I readily admit and have no doubt that some parts of the Old Testament are poetic, prophetic, allegorical, etc…but doesn’t the Church declare that the Gospels speak historically about the life and times of Jesus?


#17

First, there is no doubt that different parts of the Bible use different literary styles. The OT is for example full of poems and allegories. But you should again look what the Church says about the historic character of the Gospels describing Jesus’ life.

Why would the Gospels say that he was born in Bethlehem if he actually was born somewhere else?

Why should we believe that anything in the gospels is literal?

Slippery slope…


#18

There still has been not single shred of proof that Our Lord wasn’t born in Bethlehem as Holy Scripture says. Vatican documents on the historical nature of scripture doesn’t count as primary evidence any more than a Cole’s Notes companion to King Lear gives evidence of a real King Lear.

I, for one, believe in the Gospel as it is written, as have hundreds of saints and millions of faithful before me, according to the Traditions of our Church. Augustine, Aquinas, Jerome, and the other prominent Church Doctors and Fathers believed, from all we have read about them, that this, as with all the Gospel, is literal, and to say otherwise is to make the grissly modernist compromise that many Anglicans have done with homosexuality, and other Christian sects with other parts of the NT.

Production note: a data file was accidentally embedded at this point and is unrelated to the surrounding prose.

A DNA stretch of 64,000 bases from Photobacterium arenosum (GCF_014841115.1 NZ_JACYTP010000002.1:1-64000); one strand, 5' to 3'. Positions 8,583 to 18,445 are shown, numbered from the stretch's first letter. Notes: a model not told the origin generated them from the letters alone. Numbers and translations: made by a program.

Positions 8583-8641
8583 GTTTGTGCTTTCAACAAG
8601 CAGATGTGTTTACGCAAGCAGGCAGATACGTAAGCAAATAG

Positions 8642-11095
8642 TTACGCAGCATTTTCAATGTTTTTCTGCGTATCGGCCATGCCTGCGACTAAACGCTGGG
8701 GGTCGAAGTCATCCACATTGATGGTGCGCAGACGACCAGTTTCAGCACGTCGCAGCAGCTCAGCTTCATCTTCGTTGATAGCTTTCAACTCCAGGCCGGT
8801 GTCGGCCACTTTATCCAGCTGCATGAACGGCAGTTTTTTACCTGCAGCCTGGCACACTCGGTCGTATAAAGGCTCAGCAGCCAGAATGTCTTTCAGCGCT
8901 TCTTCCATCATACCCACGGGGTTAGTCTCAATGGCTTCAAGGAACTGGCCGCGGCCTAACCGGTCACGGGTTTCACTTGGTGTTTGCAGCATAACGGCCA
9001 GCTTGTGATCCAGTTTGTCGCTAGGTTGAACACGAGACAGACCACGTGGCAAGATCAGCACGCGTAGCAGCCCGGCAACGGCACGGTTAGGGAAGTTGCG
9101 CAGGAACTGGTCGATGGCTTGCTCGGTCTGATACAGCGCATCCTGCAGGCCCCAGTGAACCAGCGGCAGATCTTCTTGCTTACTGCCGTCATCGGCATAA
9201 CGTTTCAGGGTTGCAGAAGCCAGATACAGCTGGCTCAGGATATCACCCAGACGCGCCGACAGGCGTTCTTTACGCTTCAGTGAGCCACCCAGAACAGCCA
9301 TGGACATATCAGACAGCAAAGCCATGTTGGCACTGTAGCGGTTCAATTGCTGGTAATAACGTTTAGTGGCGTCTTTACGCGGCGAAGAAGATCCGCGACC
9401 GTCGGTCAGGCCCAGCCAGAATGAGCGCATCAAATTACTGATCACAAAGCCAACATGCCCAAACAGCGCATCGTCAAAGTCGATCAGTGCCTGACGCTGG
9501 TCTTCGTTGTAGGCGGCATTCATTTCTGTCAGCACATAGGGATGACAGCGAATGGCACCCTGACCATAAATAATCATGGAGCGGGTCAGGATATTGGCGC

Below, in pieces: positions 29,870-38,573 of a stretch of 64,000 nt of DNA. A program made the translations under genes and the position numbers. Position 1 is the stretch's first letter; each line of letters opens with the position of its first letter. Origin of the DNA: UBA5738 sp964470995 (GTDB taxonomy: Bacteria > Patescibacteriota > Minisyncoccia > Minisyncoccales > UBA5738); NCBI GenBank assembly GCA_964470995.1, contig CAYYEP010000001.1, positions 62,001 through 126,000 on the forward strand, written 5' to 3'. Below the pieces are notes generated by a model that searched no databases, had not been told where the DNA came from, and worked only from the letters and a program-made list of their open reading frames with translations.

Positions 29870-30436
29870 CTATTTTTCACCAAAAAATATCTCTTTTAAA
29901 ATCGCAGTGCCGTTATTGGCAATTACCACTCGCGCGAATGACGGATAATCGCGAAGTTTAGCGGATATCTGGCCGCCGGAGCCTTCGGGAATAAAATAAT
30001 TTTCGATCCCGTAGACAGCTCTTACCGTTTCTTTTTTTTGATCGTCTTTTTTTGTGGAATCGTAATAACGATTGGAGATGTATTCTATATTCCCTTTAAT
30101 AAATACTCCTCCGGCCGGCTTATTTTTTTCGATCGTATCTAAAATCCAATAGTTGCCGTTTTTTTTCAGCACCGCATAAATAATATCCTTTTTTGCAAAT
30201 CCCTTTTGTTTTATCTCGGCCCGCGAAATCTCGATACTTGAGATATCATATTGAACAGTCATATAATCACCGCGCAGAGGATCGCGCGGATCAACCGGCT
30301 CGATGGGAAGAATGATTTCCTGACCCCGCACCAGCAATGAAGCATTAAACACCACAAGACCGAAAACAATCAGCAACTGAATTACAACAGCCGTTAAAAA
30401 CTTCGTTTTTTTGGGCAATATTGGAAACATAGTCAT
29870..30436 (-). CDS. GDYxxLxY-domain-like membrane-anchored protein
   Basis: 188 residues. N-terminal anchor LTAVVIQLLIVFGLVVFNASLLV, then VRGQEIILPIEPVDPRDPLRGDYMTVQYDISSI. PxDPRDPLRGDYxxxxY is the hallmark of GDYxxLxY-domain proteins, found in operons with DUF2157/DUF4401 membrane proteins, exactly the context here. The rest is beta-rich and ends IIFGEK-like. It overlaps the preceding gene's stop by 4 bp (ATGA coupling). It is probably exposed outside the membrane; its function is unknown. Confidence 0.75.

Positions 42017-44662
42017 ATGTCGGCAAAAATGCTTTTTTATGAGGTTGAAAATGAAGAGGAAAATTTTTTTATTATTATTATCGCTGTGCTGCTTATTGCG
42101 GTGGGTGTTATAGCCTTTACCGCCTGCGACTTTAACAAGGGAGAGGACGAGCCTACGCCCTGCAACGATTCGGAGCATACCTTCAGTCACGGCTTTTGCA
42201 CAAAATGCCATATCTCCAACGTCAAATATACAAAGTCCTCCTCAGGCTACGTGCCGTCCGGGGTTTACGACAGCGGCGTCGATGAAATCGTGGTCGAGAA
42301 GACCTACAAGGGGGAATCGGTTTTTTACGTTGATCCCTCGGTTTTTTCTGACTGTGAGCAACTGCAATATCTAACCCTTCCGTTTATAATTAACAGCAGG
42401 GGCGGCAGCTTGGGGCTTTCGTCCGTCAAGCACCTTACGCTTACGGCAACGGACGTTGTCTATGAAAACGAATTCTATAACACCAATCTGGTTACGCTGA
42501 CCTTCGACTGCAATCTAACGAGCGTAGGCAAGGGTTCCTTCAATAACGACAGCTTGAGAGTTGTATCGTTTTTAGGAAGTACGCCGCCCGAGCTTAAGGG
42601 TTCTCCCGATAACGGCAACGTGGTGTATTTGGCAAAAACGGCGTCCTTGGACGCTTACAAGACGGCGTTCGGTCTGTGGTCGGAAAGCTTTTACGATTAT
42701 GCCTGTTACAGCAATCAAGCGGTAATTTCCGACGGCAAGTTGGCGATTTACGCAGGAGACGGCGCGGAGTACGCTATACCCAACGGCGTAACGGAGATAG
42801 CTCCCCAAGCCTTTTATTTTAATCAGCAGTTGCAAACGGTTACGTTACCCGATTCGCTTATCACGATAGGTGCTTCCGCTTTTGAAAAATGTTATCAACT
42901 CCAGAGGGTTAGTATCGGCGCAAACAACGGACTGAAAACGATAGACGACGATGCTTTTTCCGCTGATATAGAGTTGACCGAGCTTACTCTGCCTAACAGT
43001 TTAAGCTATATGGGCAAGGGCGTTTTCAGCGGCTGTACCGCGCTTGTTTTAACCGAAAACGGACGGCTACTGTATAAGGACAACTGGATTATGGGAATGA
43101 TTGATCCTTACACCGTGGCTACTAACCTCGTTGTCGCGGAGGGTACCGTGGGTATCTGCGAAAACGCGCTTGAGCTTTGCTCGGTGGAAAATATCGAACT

As was said earlier, what else could be symbolic if the nativity, one of the most important events in the Gospels, why not the Last Supper, the Crucifixion, or the Ascencion? We would have no scholarly way of knowing what is inspired and what isn’t.

To me, this is just another modernist heresy.


#19

There still has been not single shred of proof that Our Lord wasn’t born in Bethlehem as Holy Scripture says. Vatican documents on the historical nature of scripture doesn’t count as primary evidence any more than a Cole’s Notes companion to King Lear gives evidence of a real King Lear.

I, for one, believe in the Gospel as it is written, as have hundreds of saints and millions of faithful before me, according to the Traditions of our Church. Augustine, Aquinas, Jerome, and the other prominent Church Doctors and Fathers believed, from all we have read about them, that this, as with all the Gospel, is literal, and to say otherwise is to make the grissly modernist compromise that many Anglicans have done with homosexuality, and other Christian sects with other parts of the NT.

Also, if Our Lord didn’t fulfill this part of the Messianic prophesies, were the OT Prophets and their words about the Messiah “symbolic” as well? This almost seems to suggest that there is no Messiah.

And as was said earlier, what else could be symbolic if the nativity, one of the most important events in the Gospels, why not the Last Supper, the Crucifixion, or the Ascencion? We would have no scholarly way of knowing what is inspired and what isn’t.

To me, this is just another modernist heresy.


#20

Well, this priest saying that the Bethlehem part of the story is made up and only is there to make it seem like Jesus fits in with the Messiah prophecy, if true, shoots MASSIVE holes in general Christianity’s idea of Christ as our Messiah.

How can a PRIEST or anyone support this idea and still remain a Christian, fully knowing (or thinking) that Christ did not fulfill the Messianic prophecy?